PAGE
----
Where we are
What's included
  • We provide skis, skins, bindings, avalanche beacons, probes and shovels. It is of course preferable if you have your own
  • Bedding is provided
  • Harness (available)
  • 1 locking carabiner (available)
  • 1 normal carabiner
  • Transceiver, probe, shovel (available)
  • Light ice axe (available)

Not included in the price:

  • Airfare to Smithers, BC
  • All you have to bring is ski mountaineering boots. We have a few pairs should all else fail
  • Please leave your ski bags at the hangar or the hotel in Smithers. They take up a lot of space and are unnecessary
  • Large day backpack (at least 30 litres) and duffel
  • 2 sets ski underwear - merino or poly, no cotton
  • 2 pairs of socks
  • 2 light fleece sweaters
  • 1 pile or fleece jacket
  • 1 shell jacket with hood (water resistant and breathable, hard or soft shell)
  • ski pants and gaiters if necessary
  • light down jacket or puffy
  • personal first aid kit and medications
  • glacier sunglasses
  • ski goggles
  • warm hat or toque, balaclava
  • sun hat, sun protection for skin and lips
  • good warm ski gloves, thinner gloves for climbing, warm mitts
  • thermos bottle
  • map and compass (optional, 1: 50,000 93 L/5 Burnie Lake, a 1:25,000 map is available at the lodge and at Interior Stationery in Smithers)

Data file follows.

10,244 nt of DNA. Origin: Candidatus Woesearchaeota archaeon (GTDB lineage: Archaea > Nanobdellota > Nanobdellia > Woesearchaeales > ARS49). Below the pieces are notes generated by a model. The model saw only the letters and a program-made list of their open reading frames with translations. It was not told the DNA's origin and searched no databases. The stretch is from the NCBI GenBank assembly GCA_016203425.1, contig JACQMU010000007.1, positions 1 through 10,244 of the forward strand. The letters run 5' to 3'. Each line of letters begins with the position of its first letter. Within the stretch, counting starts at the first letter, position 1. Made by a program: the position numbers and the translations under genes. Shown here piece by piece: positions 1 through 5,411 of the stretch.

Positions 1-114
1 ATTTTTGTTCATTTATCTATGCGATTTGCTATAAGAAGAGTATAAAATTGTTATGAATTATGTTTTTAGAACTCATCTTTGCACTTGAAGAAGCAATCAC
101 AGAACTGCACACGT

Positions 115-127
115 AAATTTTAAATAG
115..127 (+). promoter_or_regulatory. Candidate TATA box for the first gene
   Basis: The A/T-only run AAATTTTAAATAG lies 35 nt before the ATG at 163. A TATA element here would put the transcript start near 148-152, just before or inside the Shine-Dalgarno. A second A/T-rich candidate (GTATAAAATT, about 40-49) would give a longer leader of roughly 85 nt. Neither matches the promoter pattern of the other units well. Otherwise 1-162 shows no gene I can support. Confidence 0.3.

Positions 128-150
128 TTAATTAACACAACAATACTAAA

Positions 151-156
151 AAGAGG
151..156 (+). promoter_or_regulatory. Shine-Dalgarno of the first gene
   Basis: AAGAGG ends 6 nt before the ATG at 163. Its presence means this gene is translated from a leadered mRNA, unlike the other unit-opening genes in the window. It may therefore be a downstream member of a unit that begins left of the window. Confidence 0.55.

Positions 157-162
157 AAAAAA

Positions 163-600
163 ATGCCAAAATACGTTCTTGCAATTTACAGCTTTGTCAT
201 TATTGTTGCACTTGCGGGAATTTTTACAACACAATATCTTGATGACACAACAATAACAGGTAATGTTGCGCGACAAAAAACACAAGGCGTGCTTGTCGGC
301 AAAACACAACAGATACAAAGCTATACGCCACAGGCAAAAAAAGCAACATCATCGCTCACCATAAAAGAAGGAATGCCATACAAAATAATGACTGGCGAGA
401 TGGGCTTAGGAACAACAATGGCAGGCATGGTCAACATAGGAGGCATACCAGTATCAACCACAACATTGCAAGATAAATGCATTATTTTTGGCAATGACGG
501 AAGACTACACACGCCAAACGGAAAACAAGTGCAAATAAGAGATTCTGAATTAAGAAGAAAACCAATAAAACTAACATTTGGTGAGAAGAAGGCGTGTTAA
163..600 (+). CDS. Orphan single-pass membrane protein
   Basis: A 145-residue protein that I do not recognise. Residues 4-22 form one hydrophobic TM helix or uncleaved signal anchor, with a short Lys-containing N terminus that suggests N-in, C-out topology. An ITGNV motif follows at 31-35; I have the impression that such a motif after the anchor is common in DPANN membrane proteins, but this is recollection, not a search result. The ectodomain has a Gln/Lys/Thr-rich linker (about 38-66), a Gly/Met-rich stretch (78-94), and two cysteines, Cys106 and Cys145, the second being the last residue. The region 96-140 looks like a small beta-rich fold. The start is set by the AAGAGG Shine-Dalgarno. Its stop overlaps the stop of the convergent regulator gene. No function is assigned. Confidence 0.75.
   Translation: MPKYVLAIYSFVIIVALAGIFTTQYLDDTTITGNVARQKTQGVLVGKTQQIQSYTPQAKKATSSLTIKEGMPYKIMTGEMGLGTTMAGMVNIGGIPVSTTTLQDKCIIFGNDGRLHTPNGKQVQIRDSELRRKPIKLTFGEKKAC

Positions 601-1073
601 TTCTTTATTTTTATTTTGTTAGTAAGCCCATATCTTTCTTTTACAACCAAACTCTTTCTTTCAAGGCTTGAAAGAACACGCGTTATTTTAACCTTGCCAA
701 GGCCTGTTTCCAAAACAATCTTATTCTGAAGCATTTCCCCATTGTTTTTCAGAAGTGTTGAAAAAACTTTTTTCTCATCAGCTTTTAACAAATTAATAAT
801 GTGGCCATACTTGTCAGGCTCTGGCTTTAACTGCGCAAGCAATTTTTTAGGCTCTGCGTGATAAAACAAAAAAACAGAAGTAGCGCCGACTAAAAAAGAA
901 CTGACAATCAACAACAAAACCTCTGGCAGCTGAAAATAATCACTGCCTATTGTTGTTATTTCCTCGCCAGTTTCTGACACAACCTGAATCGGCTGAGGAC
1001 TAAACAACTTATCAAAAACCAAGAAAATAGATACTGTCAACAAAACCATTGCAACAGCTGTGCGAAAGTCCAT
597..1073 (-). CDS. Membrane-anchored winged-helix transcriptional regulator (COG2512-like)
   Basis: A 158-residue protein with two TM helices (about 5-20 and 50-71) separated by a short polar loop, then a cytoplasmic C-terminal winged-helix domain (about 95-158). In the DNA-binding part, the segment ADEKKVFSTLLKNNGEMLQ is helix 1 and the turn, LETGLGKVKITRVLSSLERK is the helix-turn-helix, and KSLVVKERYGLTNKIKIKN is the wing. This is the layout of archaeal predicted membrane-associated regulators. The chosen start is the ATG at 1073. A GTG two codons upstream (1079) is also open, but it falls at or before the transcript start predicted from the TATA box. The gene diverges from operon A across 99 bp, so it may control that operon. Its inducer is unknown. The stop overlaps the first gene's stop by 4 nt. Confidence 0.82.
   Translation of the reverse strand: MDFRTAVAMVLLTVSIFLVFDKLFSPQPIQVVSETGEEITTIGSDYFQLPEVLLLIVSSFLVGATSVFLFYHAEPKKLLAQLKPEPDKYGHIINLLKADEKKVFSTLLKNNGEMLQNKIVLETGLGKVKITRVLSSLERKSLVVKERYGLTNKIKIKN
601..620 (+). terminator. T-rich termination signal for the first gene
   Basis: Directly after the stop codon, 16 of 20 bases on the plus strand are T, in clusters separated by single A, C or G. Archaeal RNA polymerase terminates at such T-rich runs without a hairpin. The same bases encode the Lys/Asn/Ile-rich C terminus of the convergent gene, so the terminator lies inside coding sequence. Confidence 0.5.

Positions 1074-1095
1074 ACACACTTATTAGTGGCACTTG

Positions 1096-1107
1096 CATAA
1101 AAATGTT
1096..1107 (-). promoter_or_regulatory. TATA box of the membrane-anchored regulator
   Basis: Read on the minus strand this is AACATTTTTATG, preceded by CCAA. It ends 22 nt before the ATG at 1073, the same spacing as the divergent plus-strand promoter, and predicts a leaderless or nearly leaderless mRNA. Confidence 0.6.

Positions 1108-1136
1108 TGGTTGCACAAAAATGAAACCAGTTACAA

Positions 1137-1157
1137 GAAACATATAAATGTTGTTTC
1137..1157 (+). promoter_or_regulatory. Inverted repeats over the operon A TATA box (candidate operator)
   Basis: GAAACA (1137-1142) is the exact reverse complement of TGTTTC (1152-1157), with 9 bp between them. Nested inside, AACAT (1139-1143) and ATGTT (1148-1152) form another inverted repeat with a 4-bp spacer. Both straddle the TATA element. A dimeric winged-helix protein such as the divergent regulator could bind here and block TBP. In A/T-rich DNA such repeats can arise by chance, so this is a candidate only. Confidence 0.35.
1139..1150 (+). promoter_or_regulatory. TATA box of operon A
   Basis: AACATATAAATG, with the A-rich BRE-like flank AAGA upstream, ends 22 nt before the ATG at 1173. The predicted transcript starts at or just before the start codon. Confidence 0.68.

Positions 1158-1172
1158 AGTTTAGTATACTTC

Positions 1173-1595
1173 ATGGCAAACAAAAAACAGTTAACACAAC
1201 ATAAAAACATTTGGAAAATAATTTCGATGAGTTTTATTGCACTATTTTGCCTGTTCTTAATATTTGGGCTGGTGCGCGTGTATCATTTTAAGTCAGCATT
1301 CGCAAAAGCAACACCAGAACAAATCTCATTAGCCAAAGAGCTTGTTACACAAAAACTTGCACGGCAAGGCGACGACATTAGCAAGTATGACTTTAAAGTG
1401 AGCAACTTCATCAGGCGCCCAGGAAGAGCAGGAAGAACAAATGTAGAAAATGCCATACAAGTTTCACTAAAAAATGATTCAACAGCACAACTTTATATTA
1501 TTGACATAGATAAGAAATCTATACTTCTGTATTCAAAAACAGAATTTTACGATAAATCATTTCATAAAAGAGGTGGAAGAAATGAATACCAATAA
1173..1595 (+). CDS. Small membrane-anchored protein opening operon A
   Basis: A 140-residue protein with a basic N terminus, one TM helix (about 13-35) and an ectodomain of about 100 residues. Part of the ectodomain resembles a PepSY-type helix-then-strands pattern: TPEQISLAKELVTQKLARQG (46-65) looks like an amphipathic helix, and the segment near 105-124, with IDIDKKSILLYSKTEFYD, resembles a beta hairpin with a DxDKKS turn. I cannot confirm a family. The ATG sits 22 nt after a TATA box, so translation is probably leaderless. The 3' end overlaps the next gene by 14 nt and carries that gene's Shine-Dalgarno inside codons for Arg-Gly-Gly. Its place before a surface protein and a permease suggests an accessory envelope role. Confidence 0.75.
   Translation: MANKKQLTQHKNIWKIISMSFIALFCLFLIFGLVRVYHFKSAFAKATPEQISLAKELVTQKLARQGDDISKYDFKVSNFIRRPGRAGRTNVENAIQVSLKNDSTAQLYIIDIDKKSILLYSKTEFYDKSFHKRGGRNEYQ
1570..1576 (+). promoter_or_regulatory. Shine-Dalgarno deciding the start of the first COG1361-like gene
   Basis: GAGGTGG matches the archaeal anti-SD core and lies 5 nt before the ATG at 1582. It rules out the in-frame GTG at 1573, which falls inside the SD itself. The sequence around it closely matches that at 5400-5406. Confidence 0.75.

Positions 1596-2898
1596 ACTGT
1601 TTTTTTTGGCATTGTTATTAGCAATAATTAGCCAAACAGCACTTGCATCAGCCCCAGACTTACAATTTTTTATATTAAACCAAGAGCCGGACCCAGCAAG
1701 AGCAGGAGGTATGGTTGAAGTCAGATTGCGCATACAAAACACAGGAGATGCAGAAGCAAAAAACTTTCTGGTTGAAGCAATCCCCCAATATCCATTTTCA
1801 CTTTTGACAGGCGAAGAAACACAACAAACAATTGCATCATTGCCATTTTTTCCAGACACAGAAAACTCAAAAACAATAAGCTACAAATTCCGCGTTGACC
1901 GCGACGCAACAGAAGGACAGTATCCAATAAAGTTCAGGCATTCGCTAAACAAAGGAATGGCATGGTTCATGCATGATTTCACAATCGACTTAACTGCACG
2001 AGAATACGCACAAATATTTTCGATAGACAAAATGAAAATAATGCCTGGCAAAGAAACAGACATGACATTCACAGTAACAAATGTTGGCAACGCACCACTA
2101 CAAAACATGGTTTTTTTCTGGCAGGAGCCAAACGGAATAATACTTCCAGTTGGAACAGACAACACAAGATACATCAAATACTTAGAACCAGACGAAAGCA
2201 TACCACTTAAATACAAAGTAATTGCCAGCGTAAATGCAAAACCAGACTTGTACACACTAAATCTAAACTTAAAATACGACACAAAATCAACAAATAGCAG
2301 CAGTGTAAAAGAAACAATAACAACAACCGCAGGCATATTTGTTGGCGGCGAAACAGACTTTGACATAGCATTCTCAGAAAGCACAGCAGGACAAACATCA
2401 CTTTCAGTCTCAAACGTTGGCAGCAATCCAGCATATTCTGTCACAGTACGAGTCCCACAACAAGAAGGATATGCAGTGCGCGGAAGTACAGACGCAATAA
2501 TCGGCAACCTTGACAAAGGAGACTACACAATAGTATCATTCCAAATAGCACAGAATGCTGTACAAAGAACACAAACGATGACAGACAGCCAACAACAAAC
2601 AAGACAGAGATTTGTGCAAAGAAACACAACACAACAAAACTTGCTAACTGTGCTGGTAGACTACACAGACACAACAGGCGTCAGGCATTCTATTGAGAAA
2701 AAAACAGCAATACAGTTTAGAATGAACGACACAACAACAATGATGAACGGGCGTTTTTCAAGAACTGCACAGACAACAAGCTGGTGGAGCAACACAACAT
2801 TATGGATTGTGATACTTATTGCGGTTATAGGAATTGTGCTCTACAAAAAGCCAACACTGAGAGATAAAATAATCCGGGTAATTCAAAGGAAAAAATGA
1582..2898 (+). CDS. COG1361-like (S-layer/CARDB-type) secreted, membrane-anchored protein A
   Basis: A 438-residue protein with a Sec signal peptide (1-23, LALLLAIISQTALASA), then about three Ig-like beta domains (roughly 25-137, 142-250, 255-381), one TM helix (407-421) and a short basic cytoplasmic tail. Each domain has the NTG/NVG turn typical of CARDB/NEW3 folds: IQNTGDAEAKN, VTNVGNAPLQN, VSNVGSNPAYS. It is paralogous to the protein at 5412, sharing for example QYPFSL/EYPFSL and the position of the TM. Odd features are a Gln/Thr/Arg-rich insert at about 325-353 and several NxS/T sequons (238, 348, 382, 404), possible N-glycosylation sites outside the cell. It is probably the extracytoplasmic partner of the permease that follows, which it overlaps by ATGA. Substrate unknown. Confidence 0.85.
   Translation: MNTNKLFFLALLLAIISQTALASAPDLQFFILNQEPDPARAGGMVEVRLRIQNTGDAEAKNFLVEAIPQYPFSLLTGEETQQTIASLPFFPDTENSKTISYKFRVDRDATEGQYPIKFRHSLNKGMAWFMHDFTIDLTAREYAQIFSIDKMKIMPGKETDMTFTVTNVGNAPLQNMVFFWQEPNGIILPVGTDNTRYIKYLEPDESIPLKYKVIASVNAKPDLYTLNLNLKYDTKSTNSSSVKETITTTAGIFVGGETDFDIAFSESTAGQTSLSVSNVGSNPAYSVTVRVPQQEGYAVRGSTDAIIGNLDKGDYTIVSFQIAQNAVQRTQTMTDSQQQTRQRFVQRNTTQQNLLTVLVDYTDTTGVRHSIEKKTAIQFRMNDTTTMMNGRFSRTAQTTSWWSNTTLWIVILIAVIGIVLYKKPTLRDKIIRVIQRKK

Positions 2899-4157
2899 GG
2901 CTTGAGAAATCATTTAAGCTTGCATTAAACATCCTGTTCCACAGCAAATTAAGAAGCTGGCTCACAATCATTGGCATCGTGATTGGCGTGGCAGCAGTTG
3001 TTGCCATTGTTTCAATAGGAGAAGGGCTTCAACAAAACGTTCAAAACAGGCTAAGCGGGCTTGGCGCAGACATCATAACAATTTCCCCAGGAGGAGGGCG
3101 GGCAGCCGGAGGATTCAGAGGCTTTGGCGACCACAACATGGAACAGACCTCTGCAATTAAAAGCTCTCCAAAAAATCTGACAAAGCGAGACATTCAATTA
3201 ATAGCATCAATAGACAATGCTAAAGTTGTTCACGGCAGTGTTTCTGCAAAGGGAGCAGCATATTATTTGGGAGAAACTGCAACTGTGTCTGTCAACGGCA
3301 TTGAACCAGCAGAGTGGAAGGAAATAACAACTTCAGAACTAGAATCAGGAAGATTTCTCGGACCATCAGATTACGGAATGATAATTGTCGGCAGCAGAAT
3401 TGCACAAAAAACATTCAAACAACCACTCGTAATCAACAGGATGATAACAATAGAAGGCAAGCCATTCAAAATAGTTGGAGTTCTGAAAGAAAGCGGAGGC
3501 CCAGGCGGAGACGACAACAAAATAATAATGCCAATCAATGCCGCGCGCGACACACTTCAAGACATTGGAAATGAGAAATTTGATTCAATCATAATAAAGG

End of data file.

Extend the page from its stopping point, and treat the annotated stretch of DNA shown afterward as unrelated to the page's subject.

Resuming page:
• camera, toothbrush, sponge, soap etc.
    slippers or camp booties, snow boots
  • casual clothes for wearing at the chalet
  • skis, skins, ski crampons, ski strap (available)
Why book through 57hours?

We’re an adventure loving, rock climbing, tech company that loves all things outdoors-y. Why spend days looking for the right guide and adrenaline rush, when we can (and already did) do it for you? Want a serious guide for a challenging backcountry tour? We know a bunch. How about a guide to show you around the Alps? Check. Maybe your kids want to ski and won’t stop going on about it until you book them a trip. Yes, we know guides who are great for beginners, too. Oh, yeah, every guide we know prioritizes SAFETY and FUN. Book with 57hours, we’ve done your work for you. You’re welcome.

Guides running this program

Christoph Dietzfelbinger

Christoph loves skiing, climbing and being in the mountains. This has been his passion since he was 15. His excitement is as keen as it always was, only now with 35 years of experience to share.

In the 1980s, Christoph was lucky enough to climb and guide many of the great rock and ice routes of the Alps: the north face of Lalidererspitze and the southwest face of Marmolata, the Brenva Spur on Montblanc and the northeast face of Piz Roseg.

Lured to northern Canada by the promise of wilderness and ever-new vistas, he guided Denali (Mt. McKinley) three times in the 1990s and spent much time in remote places like the Stikine Icecap and the Saint Elias Mountains.

In the northwest region of Canada where he lives, he expanded into fields where there was little local expertise available.

Chris developed and ran avalanche safety programs for mines and roads. He is now a Qualified Avalanche Planner consulting with any industry on their avalanche safety plans.

Christoph has also spent several winters heliskiing.

In 2001, he built the spectacular Burnie Glacier Chalet in the Howson Range with wood from local forests and the help of many dedicated and skillful friends.